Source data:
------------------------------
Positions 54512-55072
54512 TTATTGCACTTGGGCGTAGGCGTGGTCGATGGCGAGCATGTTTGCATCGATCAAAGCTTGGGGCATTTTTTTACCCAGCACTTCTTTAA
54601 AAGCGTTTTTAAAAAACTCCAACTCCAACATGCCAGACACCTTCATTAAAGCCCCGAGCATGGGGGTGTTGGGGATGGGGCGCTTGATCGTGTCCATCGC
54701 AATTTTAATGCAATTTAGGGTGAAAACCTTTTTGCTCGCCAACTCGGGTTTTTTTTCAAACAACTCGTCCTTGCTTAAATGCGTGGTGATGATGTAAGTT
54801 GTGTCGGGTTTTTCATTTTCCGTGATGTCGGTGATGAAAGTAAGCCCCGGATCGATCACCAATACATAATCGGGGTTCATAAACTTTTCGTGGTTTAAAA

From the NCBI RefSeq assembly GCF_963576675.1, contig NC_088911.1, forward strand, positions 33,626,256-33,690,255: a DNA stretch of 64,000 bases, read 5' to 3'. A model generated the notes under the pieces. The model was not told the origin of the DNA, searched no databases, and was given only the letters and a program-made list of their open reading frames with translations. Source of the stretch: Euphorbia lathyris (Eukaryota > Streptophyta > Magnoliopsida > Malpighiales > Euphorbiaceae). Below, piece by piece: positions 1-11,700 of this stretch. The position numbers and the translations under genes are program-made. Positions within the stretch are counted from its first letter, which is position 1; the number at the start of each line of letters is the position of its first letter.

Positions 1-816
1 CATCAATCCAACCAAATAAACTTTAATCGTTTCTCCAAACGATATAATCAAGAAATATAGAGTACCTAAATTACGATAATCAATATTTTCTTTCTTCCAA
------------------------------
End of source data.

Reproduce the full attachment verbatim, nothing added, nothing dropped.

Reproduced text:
Positions 54512-55072
54512 TTATTGCACTTGGGCGTAGGCGTGGTCGATGGCGAGCATGTTTGCATCGATCAAAGCTTGGGGCATTTTTTTACCCAGCACTTCTTTAA
54601 AAGCGTTTTTAAAAAACTCCAACTCCAACATGCCAGACACCTTCATTAAAGCCCCGAGCATGGGGGTGTTGGGGATGGGGCGCTTGATCGTGTCCATCGC
54701 AATTTTAATGCAATTTAGGGTGAAAACCTTTTTGCTCGCCAACTCGGGTTTTTTTTCAAACAACTCGTCCTTGCTTAAATGCGTGGTGATGATGTAAGTT
54801 GTGTCGGGTTTTTCATTTTCCGTGATGTCGGTGATGAAAGTAAGCCCCGGATCGATCACCAATACATAATCGGGGTTCATAAACTTTTCGTGGTTTAAAA

From the NCBI RefSeq assembly GCF_963576675.1, contig NC_088911.1, forward strand, positions 33,626,256-33,690,255: a DNA stretch of 64,000 bases, read 5' to 3'. A model generated the notes under the pieces. The model was not told the origin of the DNA, searched no databases, and was given only the letters and a program-made list of their open reading frames with translations. Source of the stretch: Euphorbia lathyris (Eukaryota > Streptophyta > Magnoliopsida > Malpighiales > Euphorbiaceae). Below, piece by piece: positions 1-11,700 of this stretch. The position numbers and the translations under genes are program-made. Positions within the stretch are counted from its first letter, which is position 1; the number at the start of each line of letters is the position of its first letter.

Positions 1-816
1 CATCAATCCAACCAAATAAACTTTAATCGTTTCTCCAAACGATATAATCAAGAAATATAGAGTACCTAAATTACGATAATCAATATTTTCTTTCTTCCAA